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Unite or Die Snake


Last updated: September 2022



Draughts is the pre-cursor to modern checkers.  Although modern checkers is played on an 8x8 “chequered pattern” board, draughts was commonly played on a 10x10 or 12x12 board.  The board is arranged so that a “black” (or the darker of the colored) square is in the lower left corner as viewed by the players.

Draught pieces called “men” were made of various materials, including bone, wood, or stones.  Although the color of the pieces & the board do not necessarily need to be black & white, they are normally referred to as black & white, regardless.

Pieces are arranged on the dark colored squares, one piece to a square in the three rows closest to the players. The white squares are not used at all in the game.  Depending on the size of the board, 12-18 men per player are required. The objective of the game is to take all of the opponent's pieces or to produce a position such that the opponent is unable to move.

Black always plays first.  Players take turns to move a piece of their own color. All pieces move & attack only on the diagonal.  Until crowned, any man may move only one space at a time (unless attacking, noted below).  When a piece reaches the far edge of the board is immediately crowned & is thereafter known as a “King”. The act of crowning is a physical one - another piece of the same shade is placed on top of the piece in order to distinguish it from an ordinary piece. Once a piece is “crowned”, it can move as many empty squares on a diagonal to capture an opponent’s man. 

Whenever a piece has an opponent's piece adjacent to it & the square immediately beyond the opponent's piece is vacant, the opponent's piece can be captured.  If the player has the opportunity to capture one or more of the opponent's pieces, then the player must do so.  A piece is taken by simply jumping over it into the vacant square beyond & removing it from the board. Unlike an ordinary move, a capturing move can consist of several such jumps - if a piece takes an opponent’s piece & the new position allows it to take another piece, then it must do so straight away.  The move finishes only when the position of the capturing piece no longer allows it to take any more pieces or when an uncrowned piece arrives at the far edge of the board & is crowned.  Both crowned & uncrowned men may attack either forwards or backwards.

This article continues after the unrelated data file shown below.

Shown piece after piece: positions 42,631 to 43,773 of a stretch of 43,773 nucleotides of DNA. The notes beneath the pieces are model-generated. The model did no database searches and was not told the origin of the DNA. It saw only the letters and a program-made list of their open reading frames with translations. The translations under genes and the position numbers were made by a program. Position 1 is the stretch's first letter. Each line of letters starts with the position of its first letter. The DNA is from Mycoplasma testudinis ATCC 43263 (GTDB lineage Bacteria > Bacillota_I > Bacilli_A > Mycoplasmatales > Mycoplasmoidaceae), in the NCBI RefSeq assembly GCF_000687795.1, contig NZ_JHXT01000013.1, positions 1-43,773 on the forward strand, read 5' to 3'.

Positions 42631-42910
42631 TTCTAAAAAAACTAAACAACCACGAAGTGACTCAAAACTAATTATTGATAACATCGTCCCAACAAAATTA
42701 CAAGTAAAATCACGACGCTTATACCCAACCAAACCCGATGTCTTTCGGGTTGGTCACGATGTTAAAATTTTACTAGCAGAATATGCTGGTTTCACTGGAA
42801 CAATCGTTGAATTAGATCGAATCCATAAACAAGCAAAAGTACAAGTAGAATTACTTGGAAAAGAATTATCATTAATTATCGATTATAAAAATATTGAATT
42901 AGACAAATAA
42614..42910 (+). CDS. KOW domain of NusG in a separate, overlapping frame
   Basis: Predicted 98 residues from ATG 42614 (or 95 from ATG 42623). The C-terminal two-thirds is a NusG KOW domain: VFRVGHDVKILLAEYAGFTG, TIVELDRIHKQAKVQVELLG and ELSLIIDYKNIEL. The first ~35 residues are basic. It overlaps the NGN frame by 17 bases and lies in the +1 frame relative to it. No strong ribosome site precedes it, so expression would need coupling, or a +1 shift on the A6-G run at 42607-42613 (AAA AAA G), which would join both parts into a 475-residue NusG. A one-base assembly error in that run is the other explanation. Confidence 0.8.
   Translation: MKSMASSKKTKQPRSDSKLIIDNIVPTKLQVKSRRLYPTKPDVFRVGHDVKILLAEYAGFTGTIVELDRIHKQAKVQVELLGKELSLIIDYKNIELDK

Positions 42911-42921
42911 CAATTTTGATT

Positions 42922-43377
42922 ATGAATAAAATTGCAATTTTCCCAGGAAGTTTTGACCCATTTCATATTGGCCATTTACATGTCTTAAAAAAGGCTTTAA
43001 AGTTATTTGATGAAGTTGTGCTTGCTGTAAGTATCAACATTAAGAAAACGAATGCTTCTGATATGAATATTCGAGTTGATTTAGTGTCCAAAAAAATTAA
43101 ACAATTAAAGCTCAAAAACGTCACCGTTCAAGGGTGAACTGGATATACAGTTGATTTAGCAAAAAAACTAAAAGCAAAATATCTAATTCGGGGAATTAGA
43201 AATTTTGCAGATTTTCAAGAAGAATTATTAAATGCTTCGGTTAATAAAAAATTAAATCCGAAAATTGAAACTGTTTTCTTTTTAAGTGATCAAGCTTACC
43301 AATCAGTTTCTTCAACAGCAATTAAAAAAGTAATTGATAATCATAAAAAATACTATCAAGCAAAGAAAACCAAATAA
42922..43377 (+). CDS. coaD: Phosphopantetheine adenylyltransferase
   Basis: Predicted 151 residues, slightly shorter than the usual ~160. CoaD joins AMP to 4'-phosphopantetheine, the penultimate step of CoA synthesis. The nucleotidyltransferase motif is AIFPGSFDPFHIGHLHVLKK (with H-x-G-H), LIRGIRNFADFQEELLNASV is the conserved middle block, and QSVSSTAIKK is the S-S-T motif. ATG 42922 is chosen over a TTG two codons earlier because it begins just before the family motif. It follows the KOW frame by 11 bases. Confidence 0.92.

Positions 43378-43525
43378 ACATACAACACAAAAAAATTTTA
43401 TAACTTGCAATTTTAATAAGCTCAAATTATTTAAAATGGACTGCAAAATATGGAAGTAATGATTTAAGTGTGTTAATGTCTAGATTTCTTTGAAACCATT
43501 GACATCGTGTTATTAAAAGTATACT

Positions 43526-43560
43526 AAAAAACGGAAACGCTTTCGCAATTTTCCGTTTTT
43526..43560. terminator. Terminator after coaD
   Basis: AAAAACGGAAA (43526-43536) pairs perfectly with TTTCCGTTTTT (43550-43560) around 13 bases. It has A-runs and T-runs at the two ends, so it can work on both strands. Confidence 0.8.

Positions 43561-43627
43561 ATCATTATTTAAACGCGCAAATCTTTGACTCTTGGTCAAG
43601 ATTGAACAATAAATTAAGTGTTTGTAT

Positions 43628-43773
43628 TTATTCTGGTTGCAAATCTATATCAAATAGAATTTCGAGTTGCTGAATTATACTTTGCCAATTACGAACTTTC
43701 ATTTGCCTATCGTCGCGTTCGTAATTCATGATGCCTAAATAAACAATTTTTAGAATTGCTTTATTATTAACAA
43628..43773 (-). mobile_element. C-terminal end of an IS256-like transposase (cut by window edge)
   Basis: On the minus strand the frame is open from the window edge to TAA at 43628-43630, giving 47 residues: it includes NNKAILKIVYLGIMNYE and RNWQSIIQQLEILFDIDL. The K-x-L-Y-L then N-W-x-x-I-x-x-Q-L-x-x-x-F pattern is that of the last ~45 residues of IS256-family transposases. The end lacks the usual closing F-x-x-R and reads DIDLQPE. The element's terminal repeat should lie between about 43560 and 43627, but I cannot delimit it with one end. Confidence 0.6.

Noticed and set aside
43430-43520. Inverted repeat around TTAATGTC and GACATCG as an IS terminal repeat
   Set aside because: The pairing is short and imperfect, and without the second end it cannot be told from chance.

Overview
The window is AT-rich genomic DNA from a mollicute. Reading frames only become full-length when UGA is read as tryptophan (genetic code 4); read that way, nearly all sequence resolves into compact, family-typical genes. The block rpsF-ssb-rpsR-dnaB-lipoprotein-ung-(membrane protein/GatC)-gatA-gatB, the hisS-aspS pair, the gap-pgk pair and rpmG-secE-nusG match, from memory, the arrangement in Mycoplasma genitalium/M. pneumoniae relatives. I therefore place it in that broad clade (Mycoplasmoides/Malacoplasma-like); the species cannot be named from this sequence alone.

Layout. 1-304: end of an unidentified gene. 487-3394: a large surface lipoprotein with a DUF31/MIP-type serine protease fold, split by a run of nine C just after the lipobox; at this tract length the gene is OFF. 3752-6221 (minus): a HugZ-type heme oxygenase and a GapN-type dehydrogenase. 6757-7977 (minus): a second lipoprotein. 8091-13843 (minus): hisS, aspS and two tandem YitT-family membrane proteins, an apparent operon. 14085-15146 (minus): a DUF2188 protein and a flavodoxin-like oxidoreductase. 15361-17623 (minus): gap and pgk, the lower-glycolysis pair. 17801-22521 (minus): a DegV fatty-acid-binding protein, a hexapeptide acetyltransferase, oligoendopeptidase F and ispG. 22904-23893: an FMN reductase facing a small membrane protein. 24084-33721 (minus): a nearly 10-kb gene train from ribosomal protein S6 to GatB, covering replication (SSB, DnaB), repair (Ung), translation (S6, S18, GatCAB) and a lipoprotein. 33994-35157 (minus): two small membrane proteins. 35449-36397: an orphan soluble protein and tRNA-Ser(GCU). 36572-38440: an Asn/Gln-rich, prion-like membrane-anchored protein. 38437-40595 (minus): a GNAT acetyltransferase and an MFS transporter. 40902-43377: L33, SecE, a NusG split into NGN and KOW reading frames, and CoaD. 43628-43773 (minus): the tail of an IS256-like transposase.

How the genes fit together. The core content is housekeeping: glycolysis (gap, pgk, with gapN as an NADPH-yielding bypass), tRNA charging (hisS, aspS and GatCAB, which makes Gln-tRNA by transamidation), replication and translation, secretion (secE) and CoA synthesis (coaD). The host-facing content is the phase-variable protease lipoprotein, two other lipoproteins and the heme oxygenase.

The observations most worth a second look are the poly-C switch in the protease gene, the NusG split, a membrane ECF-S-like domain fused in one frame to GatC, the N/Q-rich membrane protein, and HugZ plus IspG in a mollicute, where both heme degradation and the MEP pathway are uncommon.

If more than one piece can capture, then the player is entirely free to choose which of those pieces to move.  Likewise, if a capturing piece is able to capture in more than one direction, the player is free to choose which direction to move in. It is not required to move the piece or take the route that will result in the maximum number of captures.  If no capturing moves are available, then an ordinary move is made by moving a piece one square diagonally.

If a player notices that the opponent failed to capture when the option was open (even if the offending piece had already captured one or more pieces that turn), the player can “huff” the offending piece before the next move is made & it is removed from the board.